Leeds & West Yorkshire

Leeds's passion for fashion explored in new exhibition

The exhibition
Image caption This dress was bought by Mary Preston in 1953 and worn by her granddaughter years later as an alternative to the fashion dominant at the time

The changing fashions of people through the centuries are on display at a new exhibition in Leeds.

Featured garments include a made-to-measure corset popular in the Victorian era to a red suit from one of the city's "most elite" department stores.

Outfits worn by local people are also displayed along with stories about why they were so special.

It hopes to illustrate how lessons can be learned from the traditional make-do-and-mend approach to clothes.

Image caption During the 18th Century this type of corset would have been worn to flatten the upper body

Taking people on a journey through Leeds from 1720 to 2020, the exhibition explores how the city came to be home to some of the top retailers, earning it a place as a key shopping destination.

It also looks at the changing ways people have bought their clothes - from the era of tailors and dressmakers to the rise of fast, mass-produced fashion.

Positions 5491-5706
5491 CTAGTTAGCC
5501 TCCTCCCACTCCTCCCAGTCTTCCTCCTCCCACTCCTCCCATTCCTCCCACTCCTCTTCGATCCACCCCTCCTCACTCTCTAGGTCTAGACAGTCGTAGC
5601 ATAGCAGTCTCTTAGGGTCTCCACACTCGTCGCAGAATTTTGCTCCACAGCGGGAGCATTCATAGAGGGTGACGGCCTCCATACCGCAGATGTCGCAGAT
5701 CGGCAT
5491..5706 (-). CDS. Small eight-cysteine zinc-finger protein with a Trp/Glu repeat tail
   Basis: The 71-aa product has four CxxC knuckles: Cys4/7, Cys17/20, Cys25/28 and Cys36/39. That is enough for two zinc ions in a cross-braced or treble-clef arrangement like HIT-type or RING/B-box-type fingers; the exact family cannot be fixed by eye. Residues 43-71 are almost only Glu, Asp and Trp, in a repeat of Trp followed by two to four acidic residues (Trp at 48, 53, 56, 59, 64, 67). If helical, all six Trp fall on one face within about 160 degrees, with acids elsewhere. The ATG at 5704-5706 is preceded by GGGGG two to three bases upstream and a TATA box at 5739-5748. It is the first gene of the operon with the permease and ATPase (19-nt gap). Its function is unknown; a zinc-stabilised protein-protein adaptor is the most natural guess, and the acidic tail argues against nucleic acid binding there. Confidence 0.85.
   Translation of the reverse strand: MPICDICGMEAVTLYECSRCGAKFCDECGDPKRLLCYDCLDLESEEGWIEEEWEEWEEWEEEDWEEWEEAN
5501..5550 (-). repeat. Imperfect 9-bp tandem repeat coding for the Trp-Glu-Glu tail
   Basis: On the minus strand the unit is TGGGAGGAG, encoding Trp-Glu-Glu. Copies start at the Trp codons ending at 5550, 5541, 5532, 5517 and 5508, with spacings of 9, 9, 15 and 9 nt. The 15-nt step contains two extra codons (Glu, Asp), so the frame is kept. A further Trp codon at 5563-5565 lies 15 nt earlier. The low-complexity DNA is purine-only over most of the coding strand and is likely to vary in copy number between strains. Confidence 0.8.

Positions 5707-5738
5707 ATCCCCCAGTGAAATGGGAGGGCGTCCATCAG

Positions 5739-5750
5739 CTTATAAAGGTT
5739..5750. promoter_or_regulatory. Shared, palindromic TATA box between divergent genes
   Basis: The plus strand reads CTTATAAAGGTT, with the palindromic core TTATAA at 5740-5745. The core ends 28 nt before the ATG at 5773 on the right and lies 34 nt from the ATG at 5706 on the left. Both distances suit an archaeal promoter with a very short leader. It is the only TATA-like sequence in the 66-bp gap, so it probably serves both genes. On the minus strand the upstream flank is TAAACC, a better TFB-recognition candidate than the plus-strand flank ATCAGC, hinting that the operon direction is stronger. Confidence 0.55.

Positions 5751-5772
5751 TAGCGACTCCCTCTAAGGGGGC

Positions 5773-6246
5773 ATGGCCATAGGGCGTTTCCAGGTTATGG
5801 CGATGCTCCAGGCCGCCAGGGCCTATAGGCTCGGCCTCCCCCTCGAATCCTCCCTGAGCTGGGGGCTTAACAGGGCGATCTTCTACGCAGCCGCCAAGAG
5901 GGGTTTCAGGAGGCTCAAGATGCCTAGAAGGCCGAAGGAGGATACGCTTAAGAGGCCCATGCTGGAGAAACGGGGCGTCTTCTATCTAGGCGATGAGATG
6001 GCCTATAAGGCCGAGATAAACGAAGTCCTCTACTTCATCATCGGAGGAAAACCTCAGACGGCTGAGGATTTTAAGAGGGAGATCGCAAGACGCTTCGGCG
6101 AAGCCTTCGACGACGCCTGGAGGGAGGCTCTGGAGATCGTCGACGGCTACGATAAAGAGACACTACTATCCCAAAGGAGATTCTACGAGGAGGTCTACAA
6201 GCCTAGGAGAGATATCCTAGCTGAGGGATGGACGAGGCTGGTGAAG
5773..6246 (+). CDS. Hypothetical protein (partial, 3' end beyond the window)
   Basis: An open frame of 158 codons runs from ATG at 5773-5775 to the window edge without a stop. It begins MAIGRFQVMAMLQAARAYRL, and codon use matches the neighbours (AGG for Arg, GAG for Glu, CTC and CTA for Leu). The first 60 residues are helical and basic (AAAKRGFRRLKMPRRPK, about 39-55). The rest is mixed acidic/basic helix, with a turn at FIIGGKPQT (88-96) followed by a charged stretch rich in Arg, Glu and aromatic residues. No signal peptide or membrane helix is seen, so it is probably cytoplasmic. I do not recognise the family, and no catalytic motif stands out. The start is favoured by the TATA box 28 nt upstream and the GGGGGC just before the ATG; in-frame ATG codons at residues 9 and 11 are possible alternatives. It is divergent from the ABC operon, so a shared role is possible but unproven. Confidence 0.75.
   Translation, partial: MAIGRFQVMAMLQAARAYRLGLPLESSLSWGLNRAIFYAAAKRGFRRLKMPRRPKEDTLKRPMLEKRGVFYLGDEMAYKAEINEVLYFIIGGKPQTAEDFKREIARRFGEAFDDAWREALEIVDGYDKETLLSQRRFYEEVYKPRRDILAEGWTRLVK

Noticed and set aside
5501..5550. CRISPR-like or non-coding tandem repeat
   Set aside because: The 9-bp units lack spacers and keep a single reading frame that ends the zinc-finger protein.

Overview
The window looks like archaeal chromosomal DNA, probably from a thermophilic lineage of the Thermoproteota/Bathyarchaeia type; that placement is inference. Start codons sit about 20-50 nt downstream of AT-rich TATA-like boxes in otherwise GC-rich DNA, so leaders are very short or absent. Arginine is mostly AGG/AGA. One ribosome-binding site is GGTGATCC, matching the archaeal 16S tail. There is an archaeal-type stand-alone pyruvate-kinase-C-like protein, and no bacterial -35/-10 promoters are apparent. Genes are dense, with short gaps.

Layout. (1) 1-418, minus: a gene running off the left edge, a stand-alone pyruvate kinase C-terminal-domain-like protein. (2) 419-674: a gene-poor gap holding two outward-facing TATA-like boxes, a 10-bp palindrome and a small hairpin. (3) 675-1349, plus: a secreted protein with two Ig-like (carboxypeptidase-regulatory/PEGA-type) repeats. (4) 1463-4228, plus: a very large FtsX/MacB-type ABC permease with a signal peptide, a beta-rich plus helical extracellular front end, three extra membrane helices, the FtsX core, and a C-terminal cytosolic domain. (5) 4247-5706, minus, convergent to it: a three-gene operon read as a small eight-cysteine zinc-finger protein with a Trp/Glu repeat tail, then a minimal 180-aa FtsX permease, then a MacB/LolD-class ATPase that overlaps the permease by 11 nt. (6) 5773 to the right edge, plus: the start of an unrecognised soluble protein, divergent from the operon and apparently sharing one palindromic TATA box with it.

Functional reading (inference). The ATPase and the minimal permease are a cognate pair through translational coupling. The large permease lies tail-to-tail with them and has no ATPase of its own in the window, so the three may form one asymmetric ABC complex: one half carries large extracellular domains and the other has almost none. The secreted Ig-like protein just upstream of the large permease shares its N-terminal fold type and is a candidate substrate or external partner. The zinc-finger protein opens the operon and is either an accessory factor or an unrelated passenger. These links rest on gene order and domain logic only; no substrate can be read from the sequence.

Image caption Jean Hough could not resist this outfit when she saw it in the window of department store Schofields, regarded as being the pinnacle of shopping in the city centre for much of the 20th Century

Vanessa Jones, Leeds Museums and Galleries' assistant curator of costume and textile, said: "Changing styles, trends and the clothes people have worn mirror the many different ways society and its attitudes towards everything from gender to diversity have developed through the ages."

Following Queen Victoria's example, it was customary for families to go through elaborate rituals to commemorate their dead and a collection of clothing from Frederick Forster's Mourning Warehouse illustrates how businesses profited from that.

The industrial revolution and the rise of technology enabled mourning wear to boom as people became less reliant on made-to-measure clothes and were able to go and buy garments in shops.

Image caption Mourning clothes were big business
Image caption Materials for this wedding dress, made by seamstress Muriel Farrar for her daughter's wedding in 1986, were bought from Leeds-based haberdashers Samuel Taylor's, which is still open

The rise in haberdasheries through the centuries served the popularity of dress-making, which rather than a necessity, became a thing of luxury.

The collection goes on to reflect the modern day Leeds high street - one dominated by an explosion of mass-produced, fast fashion where many of the old streets and buildings have been lost to new shopping centres.

Fast x Slow Fashion: Shopping for clothes in Leeds, 1720-2020 will be at Leeds City Museum until 20 June.

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